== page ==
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|Title: ||On the Benefits of Distractibility? Inhibitory Control in Media Multitaskers|
|Authors: ||Anderson, John Arnold Edward|
|Advisor: ||Hasher, Lynn|
Grady, Cheryl L.
|Keywords: ||media multitasking|
reading with distraction
|Issue Date: ||14-Dec-2010|
|Abstract: ||A study by Ophir, Nass & Wagner found that younger adults who are heavy media multitaskers (HMM) perform worse on cognitive measures assessing inhibitory control. Previous findings indicated no benefit to being an HMM, however extrapolating from the aging literature wherein older adults can use distraction beneficially, the authors hypothesized that HMMs might show parallel gains. Two tasks (Reading with Distraction, and the Flanker task) are reported with regard to trait media multitasking preference in undergraduates. As expected, LMMs generally outperformed HMMs, but less consistently than predicted. The hypothesis was not proven; media multitaskers, while 4x more likely to recognize the implicit nature of the task, were not more likely to use previously distracting information suggesting that a different mechanism is operating in HMMs than older adults who readily use this information.|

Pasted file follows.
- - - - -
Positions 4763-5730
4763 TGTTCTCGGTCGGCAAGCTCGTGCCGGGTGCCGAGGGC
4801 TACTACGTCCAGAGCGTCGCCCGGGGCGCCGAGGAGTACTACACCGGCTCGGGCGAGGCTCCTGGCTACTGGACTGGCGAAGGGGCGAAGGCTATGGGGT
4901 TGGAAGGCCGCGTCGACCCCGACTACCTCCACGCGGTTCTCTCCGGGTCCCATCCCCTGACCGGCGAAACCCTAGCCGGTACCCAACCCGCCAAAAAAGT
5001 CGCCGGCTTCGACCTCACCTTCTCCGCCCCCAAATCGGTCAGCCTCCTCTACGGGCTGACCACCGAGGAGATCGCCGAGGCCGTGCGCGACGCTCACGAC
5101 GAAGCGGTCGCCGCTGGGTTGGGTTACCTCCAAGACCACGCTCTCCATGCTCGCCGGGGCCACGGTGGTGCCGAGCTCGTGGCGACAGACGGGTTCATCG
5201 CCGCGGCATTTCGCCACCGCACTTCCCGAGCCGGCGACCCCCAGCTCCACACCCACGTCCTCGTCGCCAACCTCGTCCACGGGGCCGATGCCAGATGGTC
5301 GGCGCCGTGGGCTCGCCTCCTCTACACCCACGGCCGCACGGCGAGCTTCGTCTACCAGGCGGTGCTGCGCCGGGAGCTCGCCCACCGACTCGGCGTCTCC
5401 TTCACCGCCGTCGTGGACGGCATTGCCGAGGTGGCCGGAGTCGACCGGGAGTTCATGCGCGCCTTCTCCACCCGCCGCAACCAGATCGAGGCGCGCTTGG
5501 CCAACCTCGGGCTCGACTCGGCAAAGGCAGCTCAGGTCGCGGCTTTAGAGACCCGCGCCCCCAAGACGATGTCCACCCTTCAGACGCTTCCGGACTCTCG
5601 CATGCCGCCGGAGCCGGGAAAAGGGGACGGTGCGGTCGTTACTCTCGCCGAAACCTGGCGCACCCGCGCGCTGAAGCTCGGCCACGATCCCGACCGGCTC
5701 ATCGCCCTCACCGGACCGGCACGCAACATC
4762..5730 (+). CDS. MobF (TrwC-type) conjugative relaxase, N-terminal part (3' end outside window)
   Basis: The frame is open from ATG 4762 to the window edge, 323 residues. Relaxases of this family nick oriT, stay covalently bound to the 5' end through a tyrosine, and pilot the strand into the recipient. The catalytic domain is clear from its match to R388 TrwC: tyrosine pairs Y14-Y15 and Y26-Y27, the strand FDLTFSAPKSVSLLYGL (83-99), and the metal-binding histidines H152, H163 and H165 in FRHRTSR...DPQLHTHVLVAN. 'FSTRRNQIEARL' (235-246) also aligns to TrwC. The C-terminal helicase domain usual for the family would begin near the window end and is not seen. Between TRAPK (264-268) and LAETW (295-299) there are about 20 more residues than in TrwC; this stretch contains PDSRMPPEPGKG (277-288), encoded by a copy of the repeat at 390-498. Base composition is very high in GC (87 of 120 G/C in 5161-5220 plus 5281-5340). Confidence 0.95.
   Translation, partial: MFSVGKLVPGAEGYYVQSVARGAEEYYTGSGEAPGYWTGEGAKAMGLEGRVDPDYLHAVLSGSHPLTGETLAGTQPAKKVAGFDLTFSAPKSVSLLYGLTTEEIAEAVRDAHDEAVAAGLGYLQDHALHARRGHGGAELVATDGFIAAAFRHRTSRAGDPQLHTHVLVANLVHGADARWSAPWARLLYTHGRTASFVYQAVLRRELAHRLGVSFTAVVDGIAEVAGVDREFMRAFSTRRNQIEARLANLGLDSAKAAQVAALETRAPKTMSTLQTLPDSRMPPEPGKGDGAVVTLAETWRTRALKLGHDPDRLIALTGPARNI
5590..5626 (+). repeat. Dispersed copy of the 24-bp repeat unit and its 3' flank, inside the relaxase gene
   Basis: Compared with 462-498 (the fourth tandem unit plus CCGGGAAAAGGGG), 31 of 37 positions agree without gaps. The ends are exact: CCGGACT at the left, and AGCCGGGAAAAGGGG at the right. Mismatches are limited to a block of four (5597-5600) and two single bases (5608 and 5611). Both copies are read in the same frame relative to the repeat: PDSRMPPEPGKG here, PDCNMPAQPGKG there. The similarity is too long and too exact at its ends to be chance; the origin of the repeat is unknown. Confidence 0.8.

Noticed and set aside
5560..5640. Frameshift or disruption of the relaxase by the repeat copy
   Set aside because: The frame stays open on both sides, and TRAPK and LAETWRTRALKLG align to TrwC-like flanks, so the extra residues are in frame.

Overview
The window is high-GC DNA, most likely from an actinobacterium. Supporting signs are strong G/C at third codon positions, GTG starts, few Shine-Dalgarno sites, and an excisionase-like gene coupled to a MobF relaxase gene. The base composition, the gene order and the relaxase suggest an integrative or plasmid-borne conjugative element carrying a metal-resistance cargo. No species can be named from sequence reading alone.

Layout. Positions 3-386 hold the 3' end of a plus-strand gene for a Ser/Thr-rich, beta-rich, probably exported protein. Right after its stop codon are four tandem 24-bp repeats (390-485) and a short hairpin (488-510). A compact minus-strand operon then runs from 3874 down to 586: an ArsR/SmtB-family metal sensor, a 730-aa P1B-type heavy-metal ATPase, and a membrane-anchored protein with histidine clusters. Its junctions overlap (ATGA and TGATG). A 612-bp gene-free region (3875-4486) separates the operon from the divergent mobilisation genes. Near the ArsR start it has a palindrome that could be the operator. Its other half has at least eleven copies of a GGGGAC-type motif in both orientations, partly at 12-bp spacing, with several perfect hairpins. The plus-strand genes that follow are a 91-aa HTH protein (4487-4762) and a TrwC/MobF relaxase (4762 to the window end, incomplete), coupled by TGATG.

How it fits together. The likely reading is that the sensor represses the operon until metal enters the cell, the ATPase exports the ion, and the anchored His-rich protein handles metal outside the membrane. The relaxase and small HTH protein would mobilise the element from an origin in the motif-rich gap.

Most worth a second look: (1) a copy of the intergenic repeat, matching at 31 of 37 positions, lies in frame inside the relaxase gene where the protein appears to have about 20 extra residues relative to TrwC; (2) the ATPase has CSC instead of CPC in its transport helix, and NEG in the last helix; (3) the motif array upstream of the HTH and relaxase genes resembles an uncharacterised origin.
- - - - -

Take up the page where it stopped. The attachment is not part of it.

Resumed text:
|Appears in Collections:||Master|
Department of Psychology - Master theses
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